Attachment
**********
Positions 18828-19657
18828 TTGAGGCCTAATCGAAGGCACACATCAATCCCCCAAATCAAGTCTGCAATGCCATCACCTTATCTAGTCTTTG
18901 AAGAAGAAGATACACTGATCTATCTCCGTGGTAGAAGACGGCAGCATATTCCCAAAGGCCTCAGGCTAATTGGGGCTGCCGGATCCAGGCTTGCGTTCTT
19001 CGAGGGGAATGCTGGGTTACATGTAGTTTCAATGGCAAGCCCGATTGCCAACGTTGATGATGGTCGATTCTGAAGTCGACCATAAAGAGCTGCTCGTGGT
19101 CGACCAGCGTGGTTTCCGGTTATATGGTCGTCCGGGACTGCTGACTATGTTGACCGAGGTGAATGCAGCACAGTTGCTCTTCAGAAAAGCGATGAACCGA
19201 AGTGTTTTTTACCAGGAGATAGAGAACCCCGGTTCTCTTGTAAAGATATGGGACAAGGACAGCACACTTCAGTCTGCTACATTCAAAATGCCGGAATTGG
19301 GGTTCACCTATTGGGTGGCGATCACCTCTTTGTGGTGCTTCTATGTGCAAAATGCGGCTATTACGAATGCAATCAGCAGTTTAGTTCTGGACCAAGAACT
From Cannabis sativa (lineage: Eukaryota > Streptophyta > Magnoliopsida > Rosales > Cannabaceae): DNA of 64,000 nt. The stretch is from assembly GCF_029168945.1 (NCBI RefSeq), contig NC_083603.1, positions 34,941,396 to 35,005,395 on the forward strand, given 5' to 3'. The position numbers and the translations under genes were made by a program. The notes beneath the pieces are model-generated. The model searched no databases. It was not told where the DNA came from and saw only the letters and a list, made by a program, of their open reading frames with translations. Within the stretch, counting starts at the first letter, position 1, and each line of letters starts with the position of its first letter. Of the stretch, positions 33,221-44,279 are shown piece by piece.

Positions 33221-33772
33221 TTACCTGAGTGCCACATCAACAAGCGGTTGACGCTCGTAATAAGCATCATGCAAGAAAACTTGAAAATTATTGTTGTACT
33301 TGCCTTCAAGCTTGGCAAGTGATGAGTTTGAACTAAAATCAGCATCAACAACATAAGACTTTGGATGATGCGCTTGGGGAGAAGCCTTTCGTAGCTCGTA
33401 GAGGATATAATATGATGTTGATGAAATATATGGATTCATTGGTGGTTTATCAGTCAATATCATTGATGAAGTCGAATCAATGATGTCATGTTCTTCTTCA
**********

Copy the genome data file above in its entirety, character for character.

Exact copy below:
Positions 18828-19657
18828 TTGAGGCCTAATCGAAGGCACACATCAATCCCCCAAATCAAGTCTGCAATGCCATCACCTTATCTAGTCTTTG
18901 AAGAAGAAGATACACTGATCTATCTCCGTGGTAGAAGACGGCAGCATATTCCCAAAGGCCTCAGGCTAATTGGGGCTGCCGGATCCAGGCTTGCGTTCTT
19001 CGAGGGGAATGCTGGGTTACATGTAGTTTCAATGGCAAGCCCGATTGCCAACGTTGATGATGGTCGATTCTGAAGTCGACCATAAAGAGCTGCTCGTGGT
19101 CGACCAGCGTGGTTTCCGGTTATATGGTCGTCCGGGACTGCTGACTATGTTGACCGAGGTGAATGCAGCACAGTTGCTCTTCAGAAAAGCGATGAACCGA
19201 AGTGTTTTTTACCAGGAGATAGAGAACCCCGGTTCTCTTGTAAAGATATGGGACAAGGACAGCACACTTCAGTCTGCTACATTCAAAATGCCGGAATTGG
19301 GGTTCACCTATTGGGTGGCGATCACCTCTTTGTGGTGCTTCTATGTGCAAAATGCGGCTATTACGAATGCAATCAGCAGTTTAGTTCTGGACCAAGAACT
From Cannabis sativa (lineage: Eukaryota > Streptophyta > Magnoliopsida > Rosales > Cannabaceae): DNA of 64,000 nt. The stretch is from assembly GCF_029168945.1 (NCBI RefSeq), contig NC_083603.1, positions 34,941,396 to 35,005,395 on the forward strand, given 5' to 3'. The position numbers and the translations under genes were made by a program. The notes beneath the pieces are model-generated. The model searched no databases. It was not told where the DNA came from and saw only the letters and a list, made by a program, of their open reading frames with translations. Within the stretch, counting starts at the first letter, position 1, and each line of letters starts with the position of its first letter. Of the stretch, positions 33,221-44,279 are shown piece by piece.

Positions 33221-33772
33221 TTACCTGAGTGCCACATCAACAAGCGGTTGACGCTCGTAATAAGCATCATGCAAGAAAACTTGAAAATTATTGTTGTACT
33301 TGCCTTCAAGCTTGGCAAGTGATGAGTTTGAACTAAAATCAGCATCAACAACATAAGACTTTGGATGATGCGCTTGGGGAGAAGCCTTTCGTAGCTCGTA
33401 GAGGATATAATATGATGTTGATGAAATATATGGATTCATTGGTGGTTTATCAGTCAATATCATTGATGAAGTCGAATCAATGATGTCATGTTCTTCTTCA